Last Sunday, I read an article buried below the fold in the metro section of the New York Times about a high school football coach who abused his players over a 25 year period starting in 1966. Despite eyewitnesses and school officials that were made aware of the abuse, the coach was never brought to justice. He was feted in a retirement dinner in 1991, seven years before he died. A RICO case has now been filed around the circumstances at Brooklyn's Poly Prep.
As the Penn State, Syracuse and Poly Prep cases unfold in all their disturbing colors, the list of bystanders keeps growing. By bystanders, I mean not just those who witnessed the abuse and did nothing, but also those that were informed or sensed something was wrong and still chose silence. So far the master list includes a district attorney, child welfare investigators, a coach's wife, a myriad of school administrators and employees, campus police, multiple coaches, athletic directors, and at least one university president.
As a founding member of The Rape Foundation's Men's Advisory Council that supports The UCLA Rape Treatment Center, I have the privilege of working with a group of concerned men on the issue of bystanders to sexual abuse. In our work, we aim to find better ways to reach the boys on college campuses who keep silent while a girl is raped nearby during a party, and the middle school kids who witness sexual harassment on the playground and say nothing. We want to teach them how to do the right thing, to speak up and intervene even when it is unpopular, frightening or un-cool.
And then along comes Penn State, Syracuse and Poly Prep and the powerful, educated, and respected adults who acted solely to protect themselves, their positions and in many cases one of their own. It makes me wonder how we even begin our work with kids. The fear of confronting authority, of being a lone voice against moral wrong, of outing a friend/colleague/partner/mentor is so overwhelmingly powerful at any age. We know it from ourselves, our offices, our places of worship, and now our schools.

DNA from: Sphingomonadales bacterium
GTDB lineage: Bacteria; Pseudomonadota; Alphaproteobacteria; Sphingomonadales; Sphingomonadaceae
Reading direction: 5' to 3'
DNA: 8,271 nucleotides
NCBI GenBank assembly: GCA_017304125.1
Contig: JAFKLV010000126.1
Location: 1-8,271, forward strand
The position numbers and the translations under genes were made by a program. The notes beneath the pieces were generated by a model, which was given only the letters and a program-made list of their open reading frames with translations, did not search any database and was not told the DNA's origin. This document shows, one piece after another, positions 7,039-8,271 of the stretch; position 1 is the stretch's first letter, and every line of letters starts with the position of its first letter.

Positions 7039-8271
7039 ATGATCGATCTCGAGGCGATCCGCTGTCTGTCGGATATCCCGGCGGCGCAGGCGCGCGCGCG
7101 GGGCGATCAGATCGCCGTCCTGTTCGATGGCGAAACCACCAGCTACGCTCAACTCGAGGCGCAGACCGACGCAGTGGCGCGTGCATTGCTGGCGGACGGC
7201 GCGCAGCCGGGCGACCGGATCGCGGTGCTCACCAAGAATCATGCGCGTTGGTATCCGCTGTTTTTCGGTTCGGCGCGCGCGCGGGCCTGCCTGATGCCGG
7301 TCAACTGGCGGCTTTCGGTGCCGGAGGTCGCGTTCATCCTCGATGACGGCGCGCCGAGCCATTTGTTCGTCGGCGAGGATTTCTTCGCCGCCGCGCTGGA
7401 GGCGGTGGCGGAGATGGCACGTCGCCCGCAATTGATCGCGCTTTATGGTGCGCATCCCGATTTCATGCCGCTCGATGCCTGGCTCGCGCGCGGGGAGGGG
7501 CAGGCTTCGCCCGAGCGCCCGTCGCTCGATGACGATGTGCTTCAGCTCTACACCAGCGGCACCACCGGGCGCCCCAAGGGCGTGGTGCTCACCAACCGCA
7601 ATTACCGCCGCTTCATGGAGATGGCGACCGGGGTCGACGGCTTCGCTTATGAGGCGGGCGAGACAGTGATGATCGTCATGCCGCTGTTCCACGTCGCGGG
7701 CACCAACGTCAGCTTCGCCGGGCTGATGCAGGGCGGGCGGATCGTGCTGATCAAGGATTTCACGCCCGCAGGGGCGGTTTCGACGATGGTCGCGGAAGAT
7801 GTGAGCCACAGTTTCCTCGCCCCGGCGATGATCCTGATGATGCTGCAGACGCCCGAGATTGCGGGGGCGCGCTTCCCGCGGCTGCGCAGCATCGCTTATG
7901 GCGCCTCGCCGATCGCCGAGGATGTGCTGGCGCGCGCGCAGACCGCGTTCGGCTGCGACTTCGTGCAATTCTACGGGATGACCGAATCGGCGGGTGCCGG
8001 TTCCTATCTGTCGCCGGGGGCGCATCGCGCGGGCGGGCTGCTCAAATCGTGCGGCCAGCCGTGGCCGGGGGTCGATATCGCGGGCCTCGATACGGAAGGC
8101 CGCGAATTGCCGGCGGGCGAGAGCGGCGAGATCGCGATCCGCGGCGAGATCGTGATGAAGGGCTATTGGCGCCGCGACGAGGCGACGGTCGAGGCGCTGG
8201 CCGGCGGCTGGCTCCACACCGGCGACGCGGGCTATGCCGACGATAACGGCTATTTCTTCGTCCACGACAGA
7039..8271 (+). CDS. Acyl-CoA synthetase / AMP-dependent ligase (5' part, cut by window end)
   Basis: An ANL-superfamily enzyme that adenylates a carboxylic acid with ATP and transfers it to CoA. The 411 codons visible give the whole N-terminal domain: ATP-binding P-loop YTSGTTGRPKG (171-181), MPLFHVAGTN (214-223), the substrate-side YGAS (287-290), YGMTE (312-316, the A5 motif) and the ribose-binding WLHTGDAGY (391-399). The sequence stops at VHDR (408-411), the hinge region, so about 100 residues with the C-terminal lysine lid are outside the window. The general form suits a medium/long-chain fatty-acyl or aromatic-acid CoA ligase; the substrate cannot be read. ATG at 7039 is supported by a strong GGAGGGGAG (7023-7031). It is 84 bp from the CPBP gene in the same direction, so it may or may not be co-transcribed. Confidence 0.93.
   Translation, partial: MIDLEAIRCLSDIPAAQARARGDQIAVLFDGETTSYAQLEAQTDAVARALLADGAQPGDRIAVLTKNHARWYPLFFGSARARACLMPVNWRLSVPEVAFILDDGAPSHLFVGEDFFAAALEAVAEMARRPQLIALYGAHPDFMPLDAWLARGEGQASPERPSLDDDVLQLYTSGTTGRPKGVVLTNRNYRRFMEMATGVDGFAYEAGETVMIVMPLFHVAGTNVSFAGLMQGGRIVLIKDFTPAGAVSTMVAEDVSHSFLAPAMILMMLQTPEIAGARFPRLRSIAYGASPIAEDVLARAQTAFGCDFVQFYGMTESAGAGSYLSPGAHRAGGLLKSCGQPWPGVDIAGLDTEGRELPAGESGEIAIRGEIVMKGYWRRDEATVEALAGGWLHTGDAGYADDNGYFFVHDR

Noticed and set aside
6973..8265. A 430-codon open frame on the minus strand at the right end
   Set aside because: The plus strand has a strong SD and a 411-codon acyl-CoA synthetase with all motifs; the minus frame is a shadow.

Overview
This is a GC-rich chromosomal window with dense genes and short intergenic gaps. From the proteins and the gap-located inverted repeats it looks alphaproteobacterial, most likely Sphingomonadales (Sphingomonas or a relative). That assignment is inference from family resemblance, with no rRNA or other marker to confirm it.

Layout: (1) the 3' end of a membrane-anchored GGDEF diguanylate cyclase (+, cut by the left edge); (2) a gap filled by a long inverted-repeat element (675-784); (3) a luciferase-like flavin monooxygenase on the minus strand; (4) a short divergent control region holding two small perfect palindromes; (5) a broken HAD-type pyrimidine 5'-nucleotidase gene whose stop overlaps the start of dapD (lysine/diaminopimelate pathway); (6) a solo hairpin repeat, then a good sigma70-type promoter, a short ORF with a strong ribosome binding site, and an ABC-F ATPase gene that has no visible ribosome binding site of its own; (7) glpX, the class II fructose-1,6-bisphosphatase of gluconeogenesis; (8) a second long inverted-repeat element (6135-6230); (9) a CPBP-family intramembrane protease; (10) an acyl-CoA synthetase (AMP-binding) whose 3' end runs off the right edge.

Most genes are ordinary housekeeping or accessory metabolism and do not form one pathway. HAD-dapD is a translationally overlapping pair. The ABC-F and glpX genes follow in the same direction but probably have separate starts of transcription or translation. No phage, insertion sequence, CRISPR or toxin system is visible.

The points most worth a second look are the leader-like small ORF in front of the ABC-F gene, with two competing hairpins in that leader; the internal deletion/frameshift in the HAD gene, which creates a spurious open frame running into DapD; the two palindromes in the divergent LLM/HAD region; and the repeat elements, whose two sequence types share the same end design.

Despite the pervasive silence and complicity surrounding these cases, there appears to be an opportunity in our fight against silence. A national nerve has clearly been struck, at least for now. Something structural in our society and institutions has been uncovered.
So what do we do? We speak out and we intervene. We do it not just in the face of injustice the moment we see it, but we do it in the shadow of what will come down the road. We speak forcefully to the people in power at the institutions we support and inhabit about their responsibility to challenge the culture of power (even if they built it), about their policies and programs that breed this kind of negligence, about the necessity of continuous training to insure that this kind of incident doesn't happen in their back yard. To our friends, neighbors, relatives, spouses and anyone who will listen we say loud and clear that speaking up is more than a legal obligation but is our moral duty as human beings. And to our children, we pour our hearts into teaching them through words and example. It is this last piece that is essential if we want to evolve the epidemic of silence and inaction out of our society.
It is clear that the legal minimums of reporting abuse are not enough and should be raised. In addition, as a society, we need to hold the silent bystanders morally accountable for their inaction, and not just those that have a legal mandate to protect children. And we need to support, reward and honor those that stand up and take action.
As more of these stories come to light, our hope is that victims and bystanders, past and future, will be emboldened to speak out to help shatter the institutional incubators of sexual abuse that exist all around us. For the rest of us watching from the sidelines, it is our time to find the conviction and assume the responsibility to get involved in solving the problems of silence and inaction in our communities.
A "moment of silence" opened Penn State's first football game after the Sandusky case was reported. The sports reporters reflected on the communal sadness and then cut to the highlights. No one said that silence was the wrong message. It is time for us all to speak up and intervene when we witness, hear about, or sense the possibility of any form of sexual abuse.
Stephen Grynberg is a Founding Member of the Men's Advisory Council to The Rape Foundation and The Rape Treatment Center at the Santa Monica-UCLA Medical Center.